Could a brain ever exist on its own, separate or independent from a body? For a long time, philosophers have pondered such “brain in a vat” scenarios, wondering if isolated brains could maintain consciousness when separated from their bodies and senses.
Typically, a person’s experiences are characterized by a web of interactions between human brainbody and environment.
But recent developments in neuroscience mean that this conversation has moved from the realm of hypothetical speculation and science fiction to isolated examples where consciousness might be isolated from the rest of the world.
In a 2020 study, detailed in the journal Trends in Neuroscience (opens in a new tab)philosopher Tim Bayne of Monash University in Melbourne and neuroscientists Anil Seth of the University of Sussex in England and Marcello Massimini of the University of Milan in Italy describe contexts in which such “islands of consciousness” could exist.
Related: What happens in our brain when we “hear” our own thoughts?
In one possible situation, a brain that has been removed from its host is able to maintain consciousness using the oxygen and nutrients necessary for function delivered through some sort of device. This is called the ex skull brain.
In a study that looks like something out of a horror movie (opens in a new tab), the researchers successfully restored blood flow to brain cells, cellular functions of neurons, and spontaneous synaptic activity in the brains of pigs that were removed after death and hooked up to a system called BrainEx. The system, which is designed to slow the degeneration of brain tissue after death, can be connected to the base of a post-mortem brain, delivering warm artificial oxygenated blood.
In people with severe refractory epilepsy, a treatment called hemispherotomy (opens in a new tab) consists of completely disconnecting the damaged half of the brain from the other hemisphere, from the brainstem and from the thalamus. In these cases, the damaged half remains inside the skull and connected to the vascular system. As the disconnected hemisphere continues to receive the nutrients and oxygen it needs to function, some have wondered if this isolated hemisphere supports consciousness adjacent to the opposite connected hemisphere.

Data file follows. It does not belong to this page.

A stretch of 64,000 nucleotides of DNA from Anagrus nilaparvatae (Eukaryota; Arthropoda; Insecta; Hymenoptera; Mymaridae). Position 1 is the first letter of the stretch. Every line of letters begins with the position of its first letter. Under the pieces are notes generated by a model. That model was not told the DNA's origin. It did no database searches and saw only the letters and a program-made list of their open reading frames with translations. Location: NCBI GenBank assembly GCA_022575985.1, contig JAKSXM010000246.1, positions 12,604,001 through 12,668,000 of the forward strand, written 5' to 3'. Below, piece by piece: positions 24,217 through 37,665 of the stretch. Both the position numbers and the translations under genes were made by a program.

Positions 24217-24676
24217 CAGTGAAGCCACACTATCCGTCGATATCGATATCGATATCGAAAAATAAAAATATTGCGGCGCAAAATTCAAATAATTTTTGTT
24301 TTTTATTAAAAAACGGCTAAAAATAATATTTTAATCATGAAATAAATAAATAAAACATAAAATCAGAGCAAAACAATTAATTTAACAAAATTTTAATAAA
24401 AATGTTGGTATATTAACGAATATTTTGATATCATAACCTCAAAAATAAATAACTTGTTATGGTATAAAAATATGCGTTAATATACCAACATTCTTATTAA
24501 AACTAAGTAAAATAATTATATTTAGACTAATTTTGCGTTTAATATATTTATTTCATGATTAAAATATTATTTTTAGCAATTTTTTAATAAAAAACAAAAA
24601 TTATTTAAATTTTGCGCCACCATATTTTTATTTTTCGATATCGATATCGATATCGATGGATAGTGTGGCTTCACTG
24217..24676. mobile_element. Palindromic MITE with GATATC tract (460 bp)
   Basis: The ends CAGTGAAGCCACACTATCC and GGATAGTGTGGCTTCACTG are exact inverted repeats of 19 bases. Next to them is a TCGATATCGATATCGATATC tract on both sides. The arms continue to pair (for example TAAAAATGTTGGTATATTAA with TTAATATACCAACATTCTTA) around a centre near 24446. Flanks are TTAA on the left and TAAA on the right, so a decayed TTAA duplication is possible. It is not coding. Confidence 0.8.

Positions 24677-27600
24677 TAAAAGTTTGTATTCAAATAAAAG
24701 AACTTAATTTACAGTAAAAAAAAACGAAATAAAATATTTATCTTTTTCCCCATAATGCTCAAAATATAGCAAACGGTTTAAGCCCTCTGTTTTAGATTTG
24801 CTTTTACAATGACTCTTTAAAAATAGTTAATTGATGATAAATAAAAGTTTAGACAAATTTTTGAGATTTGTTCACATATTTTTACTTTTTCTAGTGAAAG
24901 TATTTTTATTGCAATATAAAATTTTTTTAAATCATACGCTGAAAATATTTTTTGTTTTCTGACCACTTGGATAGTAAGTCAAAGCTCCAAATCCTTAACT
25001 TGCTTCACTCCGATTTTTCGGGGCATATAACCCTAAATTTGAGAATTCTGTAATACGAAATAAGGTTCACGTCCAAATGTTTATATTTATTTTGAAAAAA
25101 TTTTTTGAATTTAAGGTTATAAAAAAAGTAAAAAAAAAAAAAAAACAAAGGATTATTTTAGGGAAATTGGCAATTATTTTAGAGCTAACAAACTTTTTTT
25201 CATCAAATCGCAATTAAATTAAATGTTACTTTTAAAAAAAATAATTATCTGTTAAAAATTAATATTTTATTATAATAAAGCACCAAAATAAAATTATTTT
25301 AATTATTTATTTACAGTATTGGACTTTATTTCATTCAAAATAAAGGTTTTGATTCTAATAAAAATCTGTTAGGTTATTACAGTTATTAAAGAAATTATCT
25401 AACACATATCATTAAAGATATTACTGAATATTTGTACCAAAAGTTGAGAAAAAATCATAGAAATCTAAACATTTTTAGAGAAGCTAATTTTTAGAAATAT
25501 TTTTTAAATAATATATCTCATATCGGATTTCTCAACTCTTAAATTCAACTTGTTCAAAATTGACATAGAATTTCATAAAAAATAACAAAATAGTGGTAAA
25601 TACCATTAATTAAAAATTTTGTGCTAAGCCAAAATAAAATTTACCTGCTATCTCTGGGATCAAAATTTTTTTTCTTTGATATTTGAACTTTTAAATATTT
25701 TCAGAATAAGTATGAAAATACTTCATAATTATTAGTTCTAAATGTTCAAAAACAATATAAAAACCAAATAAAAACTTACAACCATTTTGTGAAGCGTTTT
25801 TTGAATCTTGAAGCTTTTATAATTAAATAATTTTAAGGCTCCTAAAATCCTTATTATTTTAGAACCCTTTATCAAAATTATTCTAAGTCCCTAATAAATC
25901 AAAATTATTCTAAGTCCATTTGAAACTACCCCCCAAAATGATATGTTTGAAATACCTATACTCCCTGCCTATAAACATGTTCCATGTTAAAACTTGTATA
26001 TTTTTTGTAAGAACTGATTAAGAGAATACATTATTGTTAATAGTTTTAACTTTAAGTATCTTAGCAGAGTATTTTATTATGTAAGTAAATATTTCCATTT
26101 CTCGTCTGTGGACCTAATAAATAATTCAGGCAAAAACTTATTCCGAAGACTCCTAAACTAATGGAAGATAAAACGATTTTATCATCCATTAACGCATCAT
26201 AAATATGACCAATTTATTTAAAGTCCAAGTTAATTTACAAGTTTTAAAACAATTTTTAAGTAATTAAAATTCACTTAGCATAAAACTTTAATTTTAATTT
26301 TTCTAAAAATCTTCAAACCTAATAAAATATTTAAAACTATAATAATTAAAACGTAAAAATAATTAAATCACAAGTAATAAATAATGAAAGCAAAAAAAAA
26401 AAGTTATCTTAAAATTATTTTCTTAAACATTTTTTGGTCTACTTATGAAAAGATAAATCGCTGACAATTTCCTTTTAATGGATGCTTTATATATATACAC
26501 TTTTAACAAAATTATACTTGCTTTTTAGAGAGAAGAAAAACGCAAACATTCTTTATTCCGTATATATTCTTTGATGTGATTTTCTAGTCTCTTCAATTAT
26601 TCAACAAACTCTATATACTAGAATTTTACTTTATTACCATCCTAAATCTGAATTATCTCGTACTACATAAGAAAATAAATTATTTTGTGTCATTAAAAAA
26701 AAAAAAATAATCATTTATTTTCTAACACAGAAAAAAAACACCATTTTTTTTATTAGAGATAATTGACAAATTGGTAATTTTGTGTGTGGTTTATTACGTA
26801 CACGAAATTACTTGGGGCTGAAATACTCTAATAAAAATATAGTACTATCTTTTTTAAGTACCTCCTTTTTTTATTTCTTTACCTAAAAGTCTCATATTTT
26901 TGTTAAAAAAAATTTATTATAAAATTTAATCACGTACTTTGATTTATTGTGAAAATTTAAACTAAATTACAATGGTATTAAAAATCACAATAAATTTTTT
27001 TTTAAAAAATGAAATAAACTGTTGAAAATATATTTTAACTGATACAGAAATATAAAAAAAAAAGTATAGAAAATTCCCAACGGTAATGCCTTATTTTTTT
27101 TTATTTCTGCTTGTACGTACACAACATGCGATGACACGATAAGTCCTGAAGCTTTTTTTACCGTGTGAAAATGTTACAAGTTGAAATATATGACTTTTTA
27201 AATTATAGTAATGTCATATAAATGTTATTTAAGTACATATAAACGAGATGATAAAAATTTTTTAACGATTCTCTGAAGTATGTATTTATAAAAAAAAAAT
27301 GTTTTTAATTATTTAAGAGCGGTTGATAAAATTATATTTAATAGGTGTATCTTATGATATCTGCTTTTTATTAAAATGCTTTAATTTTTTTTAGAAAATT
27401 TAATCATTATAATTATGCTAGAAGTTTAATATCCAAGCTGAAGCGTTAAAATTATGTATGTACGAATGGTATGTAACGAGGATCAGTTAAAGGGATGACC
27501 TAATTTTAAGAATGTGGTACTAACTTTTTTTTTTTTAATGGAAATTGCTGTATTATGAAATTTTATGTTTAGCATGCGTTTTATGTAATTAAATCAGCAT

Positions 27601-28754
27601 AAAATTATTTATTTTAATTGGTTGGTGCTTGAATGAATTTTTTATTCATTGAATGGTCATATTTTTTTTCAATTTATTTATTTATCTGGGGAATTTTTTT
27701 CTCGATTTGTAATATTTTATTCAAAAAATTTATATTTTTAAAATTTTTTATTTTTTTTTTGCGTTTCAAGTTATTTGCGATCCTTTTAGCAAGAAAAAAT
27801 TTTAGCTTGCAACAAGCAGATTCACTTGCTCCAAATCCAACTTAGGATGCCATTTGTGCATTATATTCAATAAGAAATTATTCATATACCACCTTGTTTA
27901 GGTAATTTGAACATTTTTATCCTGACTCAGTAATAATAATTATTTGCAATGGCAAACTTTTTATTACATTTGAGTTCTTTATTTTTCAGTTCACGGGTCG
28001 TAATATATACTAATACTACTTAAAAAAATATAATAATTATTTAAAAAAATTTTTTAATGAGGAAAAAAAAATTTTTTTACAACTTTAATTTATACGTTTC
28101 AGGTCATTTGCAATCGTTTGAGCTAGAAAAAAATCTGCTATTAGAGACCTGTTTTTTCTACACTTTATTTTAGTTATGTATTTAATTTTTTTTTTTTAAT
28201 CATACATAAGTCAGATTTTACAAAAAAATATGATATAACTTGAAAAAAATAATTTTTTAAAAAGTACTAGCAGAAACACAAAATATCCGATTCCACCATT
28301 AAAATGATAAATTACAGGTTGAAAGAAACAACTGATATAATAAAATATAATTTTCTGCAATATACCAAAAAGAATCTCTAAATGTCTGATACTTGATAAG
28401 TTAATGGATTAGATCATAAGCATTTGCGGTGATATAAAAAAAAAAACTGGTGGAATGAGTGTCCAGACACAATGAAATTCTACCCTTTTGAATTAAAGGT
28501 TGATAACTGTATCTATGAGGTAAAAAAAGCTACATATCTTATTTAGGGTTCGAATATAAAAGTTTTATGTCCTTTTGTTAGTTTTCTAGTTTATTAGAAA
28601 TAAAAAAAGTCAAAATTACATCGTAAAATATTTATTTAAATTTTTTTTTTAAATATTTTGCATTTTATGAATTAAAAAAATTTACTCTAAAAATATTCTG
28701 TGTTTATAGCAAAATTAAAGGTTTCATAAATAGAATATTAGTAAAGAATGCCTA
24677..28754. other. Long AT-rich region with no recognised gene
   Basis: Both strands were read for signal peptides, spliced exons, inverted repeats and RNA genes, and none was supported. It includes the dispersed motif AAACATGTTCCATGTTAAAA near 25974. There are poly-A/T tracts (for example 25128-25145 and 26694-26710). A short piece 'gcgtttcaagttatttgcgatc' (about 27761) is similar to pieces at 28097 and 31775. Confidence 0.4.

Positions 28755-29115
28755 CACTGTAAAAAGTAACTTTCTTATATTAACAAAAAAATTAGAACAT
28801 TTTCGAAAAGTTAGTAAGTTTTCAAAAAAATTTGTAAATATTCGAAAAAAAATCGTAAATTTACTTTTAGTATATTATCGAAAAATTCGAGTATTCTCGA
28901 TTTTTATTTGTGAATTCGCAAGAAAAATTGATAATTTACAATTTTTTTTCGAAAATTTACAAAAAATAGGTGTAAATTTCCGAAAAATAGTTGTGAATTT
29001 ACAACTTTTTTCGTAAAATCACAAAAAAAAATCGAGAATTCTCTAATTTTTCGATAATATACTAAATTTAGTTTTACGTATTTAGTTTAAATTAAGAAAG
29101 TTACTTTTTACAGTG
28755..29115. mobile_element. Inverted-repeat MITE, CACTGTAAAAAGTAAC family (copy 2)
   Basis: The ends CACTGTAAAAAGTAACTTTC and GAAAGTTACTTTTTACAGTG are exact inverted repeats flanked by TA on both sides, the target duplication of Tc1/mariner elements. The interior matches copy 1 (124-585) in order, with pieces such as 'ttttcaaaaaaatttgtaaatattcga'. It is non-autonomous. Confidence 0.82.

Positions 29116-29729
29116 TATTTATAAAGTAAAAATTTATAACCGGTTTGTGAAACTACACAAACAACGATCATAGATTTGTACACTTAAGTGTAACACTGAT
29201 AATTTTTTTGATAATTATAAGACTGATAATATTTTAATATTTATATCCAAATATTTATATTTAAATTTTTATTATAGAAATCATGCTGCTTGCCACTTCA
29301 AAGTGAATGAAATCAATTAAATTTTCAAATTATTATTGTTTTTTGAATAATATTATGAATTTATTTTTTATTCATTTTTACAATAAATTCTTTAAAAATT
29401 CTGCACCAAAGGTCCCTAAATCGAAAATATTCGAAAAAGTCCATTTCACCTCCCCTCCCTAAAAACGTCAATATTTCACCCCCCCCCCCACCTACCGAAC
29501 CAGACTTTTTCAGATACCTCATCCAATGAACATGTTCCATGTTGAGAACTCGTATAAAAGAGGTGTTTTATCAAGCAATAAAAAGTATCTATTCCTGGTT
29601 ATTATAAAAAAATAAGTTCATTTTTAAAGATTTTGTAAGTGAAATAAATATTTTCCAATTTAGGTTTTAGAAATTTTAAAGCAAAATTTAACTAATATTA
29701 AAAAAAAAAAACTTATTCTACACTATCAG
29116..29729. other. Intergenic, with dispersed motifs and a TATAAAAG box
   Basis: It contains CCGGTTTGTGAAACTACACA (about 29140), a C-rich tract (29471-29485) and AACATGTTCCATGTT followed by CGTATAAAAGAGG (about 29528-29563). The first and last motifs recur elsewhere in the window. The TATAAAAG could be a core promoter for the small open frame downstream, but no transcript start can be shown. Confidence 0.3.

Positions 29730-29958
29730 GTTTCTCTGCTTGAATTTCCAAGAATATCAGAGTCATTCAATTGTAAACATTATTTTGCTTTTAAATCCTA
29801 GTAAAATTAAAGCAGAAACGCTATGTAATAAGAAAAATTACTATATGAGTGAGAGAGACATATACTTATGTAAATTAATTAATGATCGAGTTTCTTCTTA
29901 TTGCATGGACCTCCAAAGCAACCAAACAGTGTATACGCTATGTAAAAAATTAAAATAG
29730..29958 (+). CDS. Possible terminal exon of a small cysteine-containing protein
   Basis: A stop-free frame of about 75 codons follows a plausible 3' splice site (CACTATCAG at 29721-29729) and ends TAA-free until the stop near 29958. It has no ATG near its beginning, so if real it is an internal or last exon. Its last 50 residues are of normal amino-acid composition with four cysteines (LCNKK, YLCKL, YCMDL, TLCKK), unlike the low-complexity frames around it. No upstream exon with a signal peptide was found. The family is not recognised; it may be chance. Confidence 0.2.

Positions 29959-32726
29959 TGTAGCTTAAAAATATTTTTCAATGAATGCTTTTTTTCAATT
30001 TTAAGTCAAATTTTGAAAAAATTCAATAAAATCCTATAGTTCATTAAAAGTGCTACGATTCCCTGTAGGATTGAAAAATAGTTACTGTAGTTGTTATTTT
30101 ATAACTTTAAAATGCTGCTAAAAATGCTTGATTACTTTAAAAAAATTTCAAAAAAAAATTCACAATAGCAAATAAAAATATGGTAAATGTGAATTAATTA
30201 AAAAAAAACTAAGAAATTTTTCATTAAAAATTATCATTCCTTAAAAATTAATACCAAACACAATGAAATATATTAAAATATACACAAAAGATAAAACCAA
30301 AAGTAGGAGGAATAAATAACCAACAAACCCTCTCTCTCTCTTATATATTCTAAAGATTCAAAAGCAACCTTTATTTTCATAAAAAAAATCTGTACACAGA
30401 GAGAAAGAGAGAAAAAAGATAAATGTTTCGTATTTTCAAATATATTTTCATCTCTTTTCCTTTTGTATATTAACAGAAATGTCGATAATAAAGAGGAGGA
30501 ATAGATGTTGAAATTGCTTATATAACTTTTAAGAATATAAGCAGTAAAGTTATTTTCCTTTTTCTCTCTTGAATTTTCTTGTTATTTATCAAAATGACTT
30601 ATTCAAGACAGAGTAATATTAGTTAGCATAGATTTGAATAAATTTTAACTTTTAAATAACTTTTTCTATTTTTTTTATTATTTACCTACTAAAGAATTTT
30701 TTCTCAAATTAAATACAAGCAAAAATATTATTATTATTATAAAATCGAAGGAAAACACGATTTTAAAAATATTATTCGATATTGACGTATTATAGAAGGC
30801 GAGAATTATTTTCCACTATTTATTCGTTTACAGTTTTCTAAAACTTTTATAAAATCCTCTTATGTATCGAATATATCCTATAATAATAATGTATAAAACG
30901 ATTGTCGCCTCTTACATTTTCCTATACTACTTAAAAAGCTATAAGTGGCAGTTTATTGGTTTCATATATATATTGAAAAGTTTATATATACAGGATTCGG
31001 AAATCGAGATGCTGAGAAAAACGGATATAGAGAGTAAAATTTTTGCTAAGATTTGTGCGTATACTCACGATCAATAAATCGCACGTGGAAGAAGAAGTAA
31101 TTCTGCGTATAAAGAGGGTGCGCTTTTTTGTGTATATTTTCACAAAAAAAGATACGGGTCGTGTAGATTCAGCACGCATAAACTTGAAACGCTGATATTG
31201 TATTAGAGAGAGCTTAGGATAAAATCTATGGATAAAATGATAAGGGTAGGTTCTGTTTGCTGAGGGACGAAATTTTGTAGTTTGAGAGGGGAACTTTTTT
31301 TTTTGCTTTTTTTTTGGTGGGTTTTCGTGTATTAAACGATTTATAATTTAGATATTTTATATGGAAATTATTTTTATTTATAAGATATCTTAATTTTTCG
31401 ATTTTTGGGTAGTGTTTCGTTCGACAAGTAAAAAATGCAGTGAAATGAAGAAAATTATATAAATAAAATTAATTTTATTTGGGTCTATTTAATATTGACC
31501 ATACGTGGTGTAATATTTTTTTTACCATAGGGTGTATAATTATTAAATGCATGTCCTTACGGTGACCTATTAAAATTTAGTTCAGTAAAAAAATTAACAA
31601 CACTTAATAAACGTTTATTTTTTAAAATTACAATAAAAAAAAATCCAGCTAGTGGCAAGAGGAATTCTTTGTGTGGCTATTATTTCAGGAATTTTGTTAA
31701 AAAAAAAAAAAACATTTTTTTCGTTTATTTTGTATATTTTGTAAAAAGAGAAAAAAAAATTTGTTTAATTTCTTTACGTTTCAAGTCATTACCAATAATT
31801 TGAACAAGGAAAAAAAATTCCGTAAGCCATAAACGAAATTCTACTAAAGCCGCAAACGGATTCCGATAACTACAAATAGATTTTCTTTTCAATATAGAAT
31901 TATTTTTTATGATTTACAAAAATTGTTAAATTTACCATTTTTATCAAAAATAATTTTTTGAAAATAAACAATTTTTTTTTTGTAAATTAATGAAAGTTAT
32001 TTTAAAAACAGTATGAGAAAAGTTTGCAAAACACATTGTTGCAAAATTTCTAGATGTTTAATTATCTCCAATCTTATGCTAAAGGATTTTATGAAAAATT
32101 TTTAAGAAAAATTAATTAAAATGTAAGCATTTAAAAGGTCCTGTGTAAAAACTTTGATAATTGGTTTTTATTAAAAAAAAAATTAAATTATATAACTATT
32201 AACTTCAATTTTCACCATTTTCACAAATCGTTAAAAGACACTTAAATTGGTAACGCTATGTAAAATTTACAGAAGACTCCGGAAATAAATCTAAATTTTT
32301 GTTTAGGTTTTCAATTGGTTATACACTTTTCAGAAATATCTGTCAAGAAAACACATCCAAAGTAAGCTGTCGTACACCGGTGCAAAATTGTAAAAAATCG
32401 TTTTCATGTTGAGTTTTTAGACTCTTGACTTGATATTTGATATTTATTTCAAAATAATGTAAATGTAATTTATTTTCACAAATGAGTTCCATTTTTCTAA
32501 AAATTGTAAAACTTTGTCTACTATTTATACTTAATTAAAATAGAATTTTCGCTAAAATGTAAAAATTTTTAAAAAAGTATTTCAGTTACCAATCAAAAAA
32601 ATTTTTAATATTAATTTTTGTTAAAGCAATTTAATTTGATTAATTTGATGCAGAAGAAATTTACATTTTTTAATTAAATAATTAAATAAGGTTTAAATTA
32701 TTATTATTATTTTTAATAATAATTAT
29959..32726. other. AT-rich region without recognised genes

And scientists created mini lab brains, 3D structures developed from stem cells that show various features of the developing human brain. Some of them brains in a dish have brain waves similar to those seen in premature babies.
But do any of these “brains” really have a conscience?
Scientists cannot deduct consciousness of behavior in these cases, nor can they ask these brains if they are experiencing consciousness. This conundrum has led neuroscientists to devise a potential “objective” measure of consciousness.
For example, scientists could use the so-called Disruptive Complexity Index (PCI), which is based on the level of interactions between neurons within these “brains”. Using this index, scientists would electrically stimulate a portion of the brain and then measure the resulting neural activity patterns to assess the complexity of brain-cell interactions. If the resulting measurement of these interactions contains a lot of information, the system can be said to be more conscious.
It’s a bit like throwing a stone into a pond and measuring the resulting ripples. If the ripples interact with other objects in the pond, triggering more ripples, the more aware the system is.
In states where people were not fully conscious, PCI was a reliable indicator of their level of consciousness. For example, being in a coma or sleeping would be considered a “lower” level of consciousness or consciousness.
“The PCI has been shown to be effective in detecting disconnected consciousness during dreaming, ketamine anesthesia (opens in a new tab)and has also been successfully applied to unresponsive patients following severe brain injury (opens in a new tab)“, Bayne told Live Science.
It could be that consciousness is closely related to brain dynamics that are relatively easy to measure, as in the case of PCI.
But even if consciousness doesn’t turn out to be reducible to a neural signal in the brain, Bayne thinks the task of developing an “objective” measure of consciousness still stands.
While these techniques may not be able to definitively answer the question of whether consciousness is present in these contexts, they will provide answers to some fundamental questions, such as whether islands of consciousness have the same levels of neural complexity than the brains of conscious subjects. Or do these brains slowly disconnect once disconnected from the outside world?
Understanding what the content of consciousness might look like in such cases is an even trickier problem.
Originally posted on Live Science.